• Soundbombing II: You may have noticed that we managed to sneak a few of the cuts off this album into our ’99 playlist but the compilation itself isn’t available on Spotify – therefore, we had to highlight it as the importance of Rawkus and the impact this album had at that time is undeniable. Lots of dudes here pre-fame who would go on to become pretty massive stars. Timeless record.

We made it to the end of the 90s together! Hopefully, these lists provided you with a comprehensive review of all the best shit to come out throughout the decade. I’m thinking that because this wasn’t planned as a series when we curated the 1991 playlist, we’ll have to drop a bonus mix soon in order to cover 1990. I’ll try to get that done before we run into the 2018 calendar!

PleaseĀ FOLLOW ALL OF THE INDIVIDUAL PLAYLISTS ON SPOTIFYĀ so you can avoid visiting my bum-azz Spotify profile whenever you wanna reminisce. Remember how much you used to love H.E.R.?

Stay tuned for our bonus 1990 mix – coming soon!Ā āœˆļøĀ 1āƒ£ļøĀ 9āƒ£ļøĀ 9āƒ£ļøĀ 0āƒ£ļø

NEXT UP: How they Was Rappinā€™ in 1990! (bonus list)Ā šŸŽ¤

Click here to follow me on Spotify!

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How they Was Rappinā€™ in 1993

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ICYMI: Check out ourĀ previous entries/playlists centred uponĀ 1991 and 1992, respectively!

Back again with a new retrospective rap playlist forĀ all of you Spotify (@Spotify) streamers out there, this time with a focus upon the landmarkĀ year of 1993. So much good music came out at this time that I had to bump the playlist upĀ from 35 tracks to 40. This makes this iterationĀ approximately 20 minutes longer than its predecessors –Ā I doubt the heads will complain!

Subsequent to my 1992 post going up, I made the decisionĀ toĀ moveĀ all futureĀ installments away from #WaybackWednesdayĀ in order toĀ position them asĀ #ThrowbackThursday posts going forward. However, upon awaking to the horrific news of Chris Cornell‘s (@chriscornell) unfortunate passing last week, I instead spent the previous Thursday reminiscing to Soundgarden‘s (@soundgarden) unbelievableĀ back-catalogue for the majority of the day (as well as several more thereafter). Another once-in-a-generation talent gone far too soon. R.I.P.Ā šŸ’”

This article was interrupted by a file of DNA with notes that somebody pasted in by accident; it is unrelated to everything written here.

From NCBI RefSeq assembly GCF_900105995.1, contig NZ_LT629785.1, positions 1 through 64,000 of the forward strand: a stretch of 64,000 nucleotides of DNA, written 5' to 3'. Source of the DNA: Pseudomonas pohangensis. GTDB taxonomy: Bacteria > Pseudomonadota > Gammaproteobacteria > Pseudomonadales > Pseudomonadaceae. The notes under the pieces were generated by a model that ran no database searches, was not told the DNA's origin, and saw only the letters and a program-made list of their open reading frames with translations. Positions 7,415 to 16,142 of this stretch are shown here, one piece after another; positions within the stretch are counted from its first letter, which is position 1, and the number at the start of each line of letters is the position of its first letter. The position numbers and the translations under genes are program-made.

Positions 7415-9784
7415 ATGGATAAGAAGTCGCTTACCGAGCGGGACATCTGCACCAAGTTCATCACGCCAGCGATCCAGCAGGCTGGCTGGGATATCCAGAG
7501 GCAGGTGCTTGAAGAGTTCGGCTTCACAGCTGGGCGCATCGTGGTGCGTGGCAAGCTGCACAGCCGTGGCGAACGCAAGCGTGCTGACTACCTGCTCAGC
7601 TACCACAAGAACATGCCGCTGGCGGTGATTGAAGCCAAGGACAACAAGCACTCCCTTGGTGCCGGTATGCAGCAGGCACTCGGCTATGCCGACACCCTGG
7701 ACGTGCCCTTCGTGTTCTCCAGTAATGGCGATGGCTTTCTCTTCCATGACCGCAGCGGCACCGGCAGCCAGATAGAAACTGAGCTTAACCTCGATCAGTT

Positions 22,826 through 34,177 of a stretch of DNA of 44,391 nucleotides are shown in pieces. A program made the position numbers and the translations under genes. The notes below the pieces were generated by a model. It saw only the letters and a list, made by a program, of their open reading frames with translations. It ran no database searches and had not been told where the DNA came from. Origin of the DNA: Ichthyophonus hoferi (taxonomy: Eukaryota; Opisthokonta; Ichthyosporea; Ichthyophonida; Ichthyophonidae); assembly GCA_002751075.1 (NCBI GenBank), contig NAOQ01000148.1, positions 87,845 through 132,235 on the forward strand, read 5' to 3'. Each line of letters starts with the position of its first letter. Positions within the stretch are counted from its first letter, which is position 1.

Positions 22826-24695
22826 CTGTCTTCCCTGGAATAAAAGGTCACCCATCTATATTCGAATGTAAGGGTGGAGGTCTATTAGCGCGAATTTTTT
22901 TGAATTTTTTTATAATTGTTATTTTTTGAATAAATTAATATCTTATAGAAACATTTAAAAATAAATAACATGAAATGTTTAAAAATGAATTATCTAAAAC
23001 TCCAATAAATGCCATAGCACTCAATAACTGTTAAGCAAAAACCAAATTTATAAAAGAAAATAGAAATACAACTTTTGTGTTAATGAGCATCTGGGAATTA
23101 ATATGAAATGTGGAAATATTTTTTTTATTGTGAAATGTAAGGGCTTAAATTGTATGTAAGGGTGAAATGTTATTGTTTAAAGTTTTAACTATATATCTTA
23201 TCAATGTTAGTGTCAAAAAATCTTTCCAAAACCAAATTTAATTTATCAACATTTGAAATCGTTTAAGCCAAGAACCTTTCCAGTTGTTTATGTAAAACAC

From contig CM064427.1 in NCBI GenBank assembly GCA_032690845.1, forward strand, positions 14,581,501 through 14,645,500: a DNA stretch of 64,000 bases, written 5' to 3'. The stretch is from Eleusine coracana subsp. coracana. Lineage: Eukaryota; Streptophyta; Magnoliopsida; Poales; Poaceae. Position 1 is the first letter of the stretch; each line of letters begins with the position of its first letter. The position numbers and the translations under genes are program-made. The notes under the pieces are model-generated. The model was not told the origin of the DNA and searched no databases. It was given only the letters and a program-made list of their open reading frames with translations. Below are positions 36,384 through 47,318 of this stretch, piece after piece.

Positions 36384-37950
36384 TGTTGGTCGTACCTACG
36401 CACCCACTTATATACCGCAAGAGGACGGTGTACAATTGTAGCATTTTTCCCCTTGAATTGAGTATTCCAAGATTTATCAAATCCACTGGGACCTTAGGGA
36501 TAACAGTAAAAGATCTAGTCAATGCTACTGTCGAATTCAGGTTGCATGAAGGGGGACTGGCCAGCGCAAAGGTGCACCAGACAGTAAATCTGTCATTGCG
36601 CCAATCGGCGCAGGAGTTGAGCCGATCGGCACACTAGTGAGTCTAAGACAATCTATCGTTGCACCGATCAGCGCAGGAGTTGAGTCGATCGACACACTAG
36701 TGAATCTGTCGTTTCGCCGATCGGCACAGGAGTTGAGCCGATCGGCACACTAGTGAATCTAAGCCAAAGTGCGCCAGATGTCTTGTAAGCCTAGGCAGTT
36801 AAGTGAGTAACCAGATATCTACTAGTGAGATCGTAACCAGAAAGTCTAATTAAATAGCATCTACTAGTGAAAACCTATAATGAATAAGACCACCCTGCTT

Now, the last thing I want to do is turn this into a somber post when I’ve got such a badass playlist on tap for you. So grab some headphones and take a trekĀ back throughĀ one of the most solidĀ years ever in hip-hop!

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The best rapper of 1993Ā (according to Complex) : SNOOP DOGGY DOGG

Again, due toĀ SpotifyĀ and the unfortunate limitations presented byĀ its catalogue, we’re missing a fewĀ key inclusions taken from the following critical albums:

Akinyele ā€“Ā Vagina Diner

De La SoulĀ ā€“Ā Buhloone Mindstate

Funkdoobiest – Which Doobie U B?

IllegalĀ ā€“Ā the Untold Truth

Mobb DeepĀ ā€“Ā Juvenile Hell

the Roots – Organix

Tragedy Khadafi – Tragedy: Saga of a Hoodlum

It’s also a real shame Spotify doesn’t have the remix toĀ LL Cool J‘s (@llcoolj) “Pink Cookies” (as seen below). The original is tight but this beat here cooks…Ā šŸ”„

In particular, of the albums above, it really sucks to see that Akinyele album missing from the Spotify catalogue – in my opinion, it’s arguably the best completeĀ production that Large Professor (@PLargePro) has ever put out. More people need to hear it – it’s now out of print but still holds up!

On the other hand, I prefer the album version to the above Illegal track more than I doĀ its video counterpart. Go figure.

One way or another, at 40 tracks deep, I feelĀ this is a thoroughĀ playlistĀ that does a fairly comprehensiveĀ job overall of covering the keyĀ highlights throughout the entirety of year.

Really hope you dig this tripĀ back toĀ 1993 –Ā a milestone year forĀ the genre! If you enjoy it, please beĀ sure to click to ‘follow’ the playlist!

NEXT UP: How they Was Rappinā€™ in 1994! šŸŽ¤

Click here to follow me on Spotify!